Research

Yoga Therapy Cold Retreat, 2019 – Initial Findings 

1. Aims of the research

The therapeutic effects of yoga, spending time in nature and cold immersion are becoming increasingly evident in psychological research. Recent studies have started to document how these modalities can lead to improvements in anxiety and depression.

There are various reasons why these modalities might have such a positive impact on mental health. The most obvious being participating in physical activity, but other important factors might be engaging in a group activity and experiencing flow states.

Flow is the optimal state of total absorption in the current task you are doing; be it running, yoga, painting, or playing an instrument. Everything else disappears and you are completely in the zone. Positive Spirit retreats are based on integrating flow through yoga and cold immersion and activities in nature, as well as encouraging interoception and engaging in group activities.

E
vidence-based practice is fundamental to our ethos, therefore I carried out an analysis of our Yoga Therapy Cold immersion retreat in 2019.. This intervention study was conducted to investigate whether taking part in these retreats can result to improvements in mental health.

Our key research question was to investigate whether there were significant differences in anxiety and depression between pre-retreat and post-retreat.

2. Details of the study

In this study, anxiety, depression were measured at baseline (preretreat) and post-retreat. Baseline scores were taken on the first day before treatment began, and post-retreat scores were taken on the last day before departure. 10 participants took part. The retreat consisted of 6 days.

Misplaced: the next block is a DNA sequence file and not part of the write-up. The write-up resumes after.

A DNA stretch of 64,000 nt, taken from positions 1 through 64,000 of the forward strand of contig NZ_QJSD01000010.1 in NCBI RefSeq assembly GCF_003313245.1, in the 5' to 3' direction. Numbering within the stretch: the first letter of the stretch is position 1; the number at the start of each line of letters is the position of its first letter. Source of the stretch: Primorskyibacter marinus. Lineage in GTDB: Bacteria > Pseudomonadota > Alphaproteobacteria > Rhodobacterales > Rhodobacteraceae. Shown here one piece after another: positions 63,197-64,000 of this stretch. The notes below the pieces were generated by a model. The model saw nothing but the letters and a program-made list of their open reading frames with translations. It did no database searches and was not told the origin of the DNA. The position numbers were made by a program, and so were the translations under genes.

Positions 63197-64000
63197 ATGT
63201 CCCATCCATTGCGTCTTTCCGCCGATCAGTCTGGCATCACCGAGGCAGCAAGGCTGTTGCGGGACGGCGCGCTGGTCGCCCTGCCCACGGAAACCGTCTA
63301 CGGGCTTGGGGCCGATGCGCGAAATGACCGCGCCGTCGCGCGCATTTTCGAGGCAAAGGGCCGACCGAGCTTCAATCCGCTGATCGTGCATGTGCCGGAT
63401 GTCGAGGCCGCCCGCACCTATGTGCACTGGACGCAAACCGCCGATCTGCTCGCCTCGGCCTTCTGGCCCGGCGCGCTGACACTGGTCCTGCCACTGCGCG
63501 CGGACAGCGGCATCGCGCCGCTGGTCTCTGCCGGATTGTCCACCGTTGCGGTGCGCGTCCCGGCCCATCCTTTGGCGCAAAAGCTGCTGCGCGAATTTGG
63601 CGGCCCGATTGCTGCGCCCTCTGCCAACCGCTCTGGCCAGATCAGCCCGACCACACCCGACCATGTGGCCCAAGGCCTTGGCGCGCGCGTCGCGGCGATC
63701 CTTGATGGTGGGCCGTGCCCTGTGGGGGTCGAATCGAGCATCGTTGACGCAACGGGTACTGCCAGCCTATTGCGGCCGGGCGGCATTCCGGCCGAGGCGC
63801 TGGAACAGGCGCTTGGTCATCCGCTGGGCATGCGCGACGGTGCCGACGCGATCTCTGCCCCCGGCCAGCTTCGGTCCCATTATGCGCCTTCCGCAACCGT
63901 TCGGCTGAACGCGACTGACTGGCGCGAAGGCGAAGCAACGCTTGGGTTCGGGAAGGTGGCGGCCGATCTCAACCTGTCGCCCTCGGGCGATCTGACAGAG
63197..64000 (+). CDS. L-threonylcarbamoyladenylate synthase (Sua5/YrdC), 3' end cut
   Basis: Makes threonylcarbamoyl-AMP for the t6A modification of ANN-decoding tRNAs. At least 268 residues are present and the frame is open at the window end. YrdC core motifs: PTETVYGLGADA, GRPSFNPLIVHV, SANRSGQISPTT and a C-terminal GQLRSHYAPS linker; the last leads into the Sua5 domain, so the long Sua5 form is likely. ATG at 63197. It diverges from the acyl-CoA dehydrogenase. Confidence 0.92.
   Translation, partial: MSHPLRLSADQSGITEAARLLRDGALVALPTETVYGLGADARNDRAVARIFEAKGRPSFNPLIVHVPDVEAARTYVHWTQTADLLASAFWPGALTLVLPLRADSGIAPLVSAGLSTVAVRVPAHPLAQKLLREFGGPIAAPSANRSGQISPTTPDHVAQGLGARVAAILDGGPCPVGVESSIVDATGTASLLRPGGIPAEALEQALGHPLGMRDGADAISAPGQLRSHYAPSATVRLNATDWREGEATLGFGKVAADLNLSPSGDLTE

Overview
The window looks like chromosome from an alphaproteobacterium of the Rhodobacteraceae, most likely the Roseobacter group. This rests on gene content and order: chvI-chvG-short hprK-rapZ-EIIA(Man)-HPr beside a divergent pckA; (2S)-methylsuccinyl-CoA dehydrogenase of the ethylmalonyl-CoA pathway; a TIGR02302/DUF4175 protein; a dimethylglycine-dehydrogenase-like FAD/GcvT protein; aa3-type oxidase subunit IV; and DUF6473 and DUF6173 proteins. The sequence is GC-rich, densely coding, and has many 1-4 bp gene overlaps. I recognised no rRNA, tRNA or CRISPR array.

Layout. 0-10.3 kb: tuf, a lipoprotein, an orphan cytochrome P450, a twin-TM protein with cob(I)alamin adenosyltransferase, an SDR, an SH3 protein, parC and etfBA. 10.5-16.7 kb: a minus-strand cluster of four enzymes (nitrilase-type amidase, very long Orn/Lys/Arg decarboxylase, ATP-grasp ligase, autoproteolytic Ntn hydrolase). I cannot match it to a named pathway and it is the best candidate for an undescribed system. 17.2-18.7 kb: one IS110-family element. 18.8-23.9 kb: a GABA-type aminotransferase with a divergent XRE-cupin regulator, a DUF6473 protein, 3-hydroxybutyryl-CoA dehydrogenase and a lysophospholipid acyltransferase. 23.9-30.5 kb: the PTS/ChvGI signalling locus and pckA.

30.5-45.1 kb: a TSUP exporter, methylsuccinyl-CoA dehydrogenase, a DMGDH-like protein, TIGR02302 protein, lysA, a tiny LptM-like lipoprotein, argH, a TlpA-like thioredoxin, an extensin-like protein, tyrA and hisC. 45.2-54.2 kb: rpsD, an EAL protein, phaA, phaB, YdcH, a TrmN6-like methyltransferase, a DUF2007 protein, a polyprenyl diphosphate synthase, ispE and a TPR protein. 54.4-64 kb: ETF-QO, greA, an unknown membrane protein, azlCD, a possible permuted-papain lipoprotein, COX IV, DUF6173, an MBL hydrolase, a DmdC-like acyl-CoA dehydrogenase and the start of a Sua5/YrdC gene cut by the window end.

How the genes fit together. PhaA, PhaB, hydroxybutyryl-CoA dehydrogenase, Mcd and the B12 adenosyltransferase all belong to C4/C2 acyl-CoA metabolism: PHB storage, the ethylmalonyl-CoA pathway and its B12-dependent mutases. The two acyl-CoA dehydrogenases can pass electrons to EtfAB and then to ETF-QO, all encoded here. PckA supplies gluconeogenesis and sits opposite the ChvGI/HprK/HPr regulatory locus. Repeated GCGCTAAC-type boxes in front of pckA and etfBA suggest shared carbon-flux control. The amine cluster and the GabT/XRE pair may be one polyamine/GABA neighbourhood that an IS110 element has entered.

Each participant was enrolled in the following schedule:

7am-8am: Yoga, Qigong, Breathing
8am-9am: Breakfast
10am-12.30am: Group activity in nature, either silent walk, snowshoe hiking or cross country skiing with focus on connecting with nature.
13.00 – 14.30: Lunch and down time
14.30-17.00: Deep breathing, Cold immersion followed by sauna visit
18.00-19.00: Diner
20.00 onwards: Yoga Nidra

3. Main research findings

• Significant reduction in anxiety
• Significant reduction in depression
• Significant improvement in outlook following trauma

Anxiety

Anxiety was measured using the standardised Generalised Anxiety Disorder (GAD-7) questionnaire, which is highly reliable and commonly used in NHS practice in the UK.

A paired sampled t test showed a statistically significant improvement in anxiety from baseline to post-retreat, whereby the mean score was reduced from 10.2 before retreat to 2.4 post retreat.

Depression

Depression was measured using the PHQ-9, a standardised measure commonly used in clinical practise alongside the GAD-7.

Here, a significant reduction was also found in mean depression score (p=.001). The average score before the retreat was 9.2 , and this dropped to 3.2 following the retreat. According to the PHQ-9 guidelines, this depression score lowered from the moderate end of the moderately depression category to the lower end, minimal or none, of the depression category.

4. Interpreting he findings and next steps

The research findings detailed above suggest that attending the Positive Spirit retreat was associated with improved anxiety and depression. However, some caution must be taken when interpreting the findings. Firstly the structure only accommodates a small group. In terms of research it is a very small sample and lacks statistical power, therefore strong claims can not be made based on the findings, also there appears to be a lot of variation in the scores in that some of the standard deviations are high. This could be because of the high variability of causes and severity of the levels of anxiety or depression in the group.

Another point to note is that while the measures used are reliable and have been validated in previous research, there are limitations to the depth of data that can be retrieved from questionnaires.

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